Appellant has also failed to demonstrate that he suffered prejudice. “The purpose of voir dire is to ensure the empanelling of a fair and impartial jury capable of following the instructions of the trial court.” Commonwealth v. Chmiel, 585 Pa. 547, 889 A.2d 501, 519 (2005) (internal quotation marks omitted); see also Commonwealth v. Smith, 518 Pa. 15, 540 A.2d 246, 256 (1988) (“The purpose of the voir dire examination is not to provide a better basis upon which a defendant can exercise his peremptory challenges, but to determine whether any venireman has formed a fixed opinion as to the accused's guilt or innocence.”). Even exposure to outside information does not ineluctably mean that a jury is unfair and partial. As this Court noted on direct appeal, in the present case, the trial court ensured the jury's impartiality and fairness by: (1) summarily striking jurors who indicated that they had recently read a prejudicial account of the crime or appellant's criminal history; (2) granting trial counsel a great degree of leeway in questioning prospective jurors; and (3) immediately sequestering the jurors who were selected to ensure that the selection was fair, impartial, and untainted. See Tedford I, 567 A.2d at 621. Appellant has failed to rebut the evidence that the jury was fair and impartial, and he has failed to demonstrate that he was prejudiced by alleged juror knowledge of his prior criminal record.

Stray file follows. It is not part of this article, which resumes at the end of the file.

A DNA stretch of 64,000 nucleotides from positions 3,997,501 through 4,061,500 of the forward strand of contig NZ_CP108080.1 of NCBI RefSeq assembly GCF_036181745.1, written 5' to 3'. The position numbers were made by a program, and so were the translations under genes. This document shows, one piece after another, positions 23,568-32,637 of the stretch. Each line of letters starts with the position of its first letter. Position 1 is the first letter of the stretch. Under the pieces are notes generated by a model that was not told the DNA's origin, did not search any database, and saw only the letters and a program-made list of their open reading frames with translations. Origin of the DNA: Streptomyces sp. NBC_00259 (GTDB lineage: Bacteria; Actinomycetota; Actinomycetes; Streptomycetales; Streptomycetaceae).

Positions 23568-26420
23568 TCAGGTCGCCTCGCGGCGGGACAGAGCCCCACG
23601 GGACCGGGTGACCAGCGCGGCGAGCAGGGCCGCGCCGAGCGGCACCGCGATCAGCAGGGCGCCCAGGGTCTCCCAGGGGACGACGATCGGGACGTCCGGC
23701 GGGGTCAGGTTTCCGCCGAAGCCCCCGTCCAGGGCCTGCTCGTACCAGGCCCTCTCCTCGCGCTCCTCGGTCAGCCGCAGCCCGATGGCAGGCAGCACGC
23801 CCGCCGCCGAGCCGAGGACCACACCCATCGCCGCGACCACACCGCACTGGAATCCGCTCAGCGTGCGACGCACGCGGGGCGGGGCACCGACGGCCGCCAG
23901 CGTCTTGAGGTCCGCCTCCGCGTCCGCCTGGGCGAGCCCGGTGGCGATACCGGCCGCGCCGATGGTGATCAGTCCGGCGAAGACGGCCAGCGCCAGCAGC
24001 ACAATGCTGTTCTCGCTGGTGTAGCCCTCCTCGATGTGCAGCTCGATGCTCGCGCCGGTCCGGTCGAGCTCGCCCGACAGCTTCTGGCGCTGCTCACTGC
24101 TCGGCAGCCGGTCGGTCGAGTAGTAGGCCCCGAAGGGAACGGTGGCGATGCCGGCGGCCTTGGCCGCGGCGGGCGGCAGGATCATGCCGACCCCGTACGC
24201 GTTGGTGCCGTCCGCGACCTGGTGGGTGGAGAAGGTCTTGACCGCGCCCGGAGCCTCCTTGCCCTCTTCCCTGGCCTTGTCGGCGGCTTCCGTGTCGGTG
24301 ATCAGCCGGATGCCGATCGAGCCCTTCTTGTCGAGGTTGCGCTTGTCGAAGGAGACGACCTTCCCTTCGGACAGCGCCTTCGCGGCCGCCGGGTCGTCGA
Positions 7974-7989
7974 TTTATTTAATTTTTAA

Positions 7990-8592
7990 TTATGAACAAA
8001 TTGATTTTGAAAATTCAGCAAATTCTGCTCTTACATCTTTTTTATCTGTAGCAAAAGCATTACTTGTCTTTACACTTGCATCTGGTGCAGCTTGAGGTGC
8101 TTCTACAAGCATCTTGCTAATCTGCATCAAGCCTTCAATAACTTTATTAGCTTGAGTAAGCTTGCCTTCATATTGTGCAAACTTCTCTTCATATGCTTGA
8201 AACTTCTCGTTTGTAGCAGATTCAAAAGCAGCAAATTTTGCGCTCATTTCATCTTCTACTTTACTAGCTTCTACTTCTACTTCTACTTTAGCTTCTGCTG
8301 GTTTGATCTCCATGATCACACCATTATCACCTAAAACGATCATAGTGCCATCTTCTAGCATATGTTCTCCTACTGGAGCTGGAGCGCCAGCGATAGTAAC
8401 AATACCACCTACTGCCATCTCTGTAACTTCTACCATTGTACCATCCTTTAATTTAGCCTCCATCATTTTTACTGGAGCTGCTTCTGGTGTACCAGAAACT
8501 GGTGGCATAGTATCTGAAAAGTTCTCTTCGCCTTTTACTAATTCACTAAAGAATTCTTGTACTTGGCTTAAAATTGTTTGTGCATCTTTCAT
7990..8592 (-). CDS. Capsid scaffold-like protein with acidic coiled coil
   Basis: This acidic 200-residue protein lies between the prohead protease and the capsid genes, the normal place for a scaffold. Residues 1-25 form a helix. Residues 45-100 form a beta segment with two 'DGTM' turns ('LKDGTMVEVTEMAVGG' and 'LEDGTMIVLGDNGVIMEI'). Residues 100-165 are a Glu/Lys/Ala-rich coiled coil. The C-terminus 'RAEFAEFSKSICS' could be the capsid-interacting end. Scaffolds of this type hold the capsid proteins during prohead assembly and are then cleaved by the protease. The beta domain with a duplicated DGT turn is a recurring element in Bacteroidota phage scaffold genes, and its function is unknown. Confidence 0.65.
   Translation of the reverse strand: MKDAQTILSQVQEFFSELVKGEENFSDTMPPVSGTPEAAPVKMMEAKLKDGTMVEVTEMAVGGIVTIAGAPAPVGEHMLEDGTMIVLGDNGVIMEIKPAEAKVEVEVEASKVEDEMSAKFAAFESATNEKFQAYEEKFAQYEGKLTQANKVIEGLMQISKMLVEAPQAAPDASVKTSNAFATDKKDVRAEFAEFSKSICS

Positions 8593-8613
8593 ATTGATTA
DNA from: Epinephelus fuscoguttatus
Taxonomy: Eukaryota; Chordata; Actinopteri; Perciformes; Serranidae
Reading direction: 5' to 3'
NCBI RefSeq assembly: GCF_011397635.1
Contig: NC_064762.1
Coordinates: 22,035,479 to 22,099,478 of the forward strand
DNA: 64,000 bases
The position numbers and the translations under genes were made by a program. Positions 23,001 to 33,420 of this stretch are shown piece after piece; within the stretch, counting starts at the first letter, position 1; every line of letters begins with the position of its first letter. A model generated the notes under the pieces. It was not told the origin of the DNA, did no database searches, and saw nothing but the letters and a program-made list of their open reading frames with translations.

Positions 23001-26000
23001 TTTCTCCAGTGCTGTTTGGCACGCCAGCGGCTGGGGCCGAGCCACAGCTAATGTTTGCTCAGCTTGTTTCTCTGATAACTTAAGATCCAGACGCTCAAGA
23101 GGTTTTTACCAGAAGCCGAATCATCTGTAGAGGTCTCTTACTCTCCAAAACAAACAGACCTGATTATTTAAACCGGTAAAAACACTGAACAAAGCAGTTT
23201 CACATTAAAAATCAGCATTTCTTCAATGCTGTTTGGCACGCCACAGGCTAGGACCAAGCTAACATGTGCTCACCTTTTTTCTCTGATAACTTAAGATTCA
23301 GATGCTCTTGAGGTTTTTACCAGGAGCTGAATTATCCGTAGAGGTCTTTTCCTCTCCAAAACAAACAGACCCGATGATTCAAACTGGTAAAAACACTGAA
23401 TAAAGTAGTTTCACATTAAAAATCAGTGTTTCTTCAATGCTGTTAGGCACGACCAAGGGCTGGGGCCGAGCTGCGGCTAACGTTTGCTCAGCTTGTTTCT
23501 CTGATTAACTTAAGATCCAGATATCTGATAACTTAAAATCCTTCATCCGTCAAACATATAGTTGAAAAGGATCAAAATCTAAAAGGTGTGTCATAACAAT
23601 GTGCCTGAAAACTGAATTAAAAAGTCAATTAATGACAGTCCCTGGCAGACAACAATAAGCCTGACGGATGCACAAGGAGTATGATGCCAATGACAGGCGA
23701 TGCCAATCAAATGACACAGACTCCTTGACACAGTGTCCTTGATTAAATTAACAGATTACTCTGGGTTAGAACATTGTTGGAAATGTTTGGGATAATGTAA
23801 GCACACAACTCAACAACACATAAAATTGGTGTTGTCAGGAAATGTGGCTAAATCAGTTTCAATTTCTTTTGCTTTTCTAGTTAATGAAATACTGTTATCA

B. Transcript Alterations & Deletions
Appellant next claims that he was denied meaningful appellate review and effective assistance of appellate counsel because the trial transcript is inaccurate. In his Brief, appellant describes a number of transcript alterations and deletions which, he asserts, constituted a denial of meaningful appellate review. Appellant alleges that the audio recording of trial was edited and reveals substantial alterations to the testimony upon which this Court relied when finding the evidence sufficient to prove his guilt on direct review. Similarly, appellant asserts that he is entitled to an accurate and complete record as a fundamental prerequisite for the adjudication of his PCRA claims.
Appellant further contends that he was denied effective assistance of counsel on direct review because appellate counsel could not have provided effective assistance in the absence of a complete trial record. Appellant asserts that appellate counsel's failure to obtain the audiotapes of the trial proceedings demonstrates ineffectiveness because he failed to take basic investigatory steps to pursue an appeal. Appellant acknowledges that appellate counsel filed objections to the transcript, but he still argues that appellate counsel was nevertheless ineffective for failing to obtain the audiotapes and brief or argue the issue of alterations on direct appeal. Finally, appellant claims that the PCRA court erred in denying his request for expert funds for a thorough analysis of the audiotapes of the trial proceedings.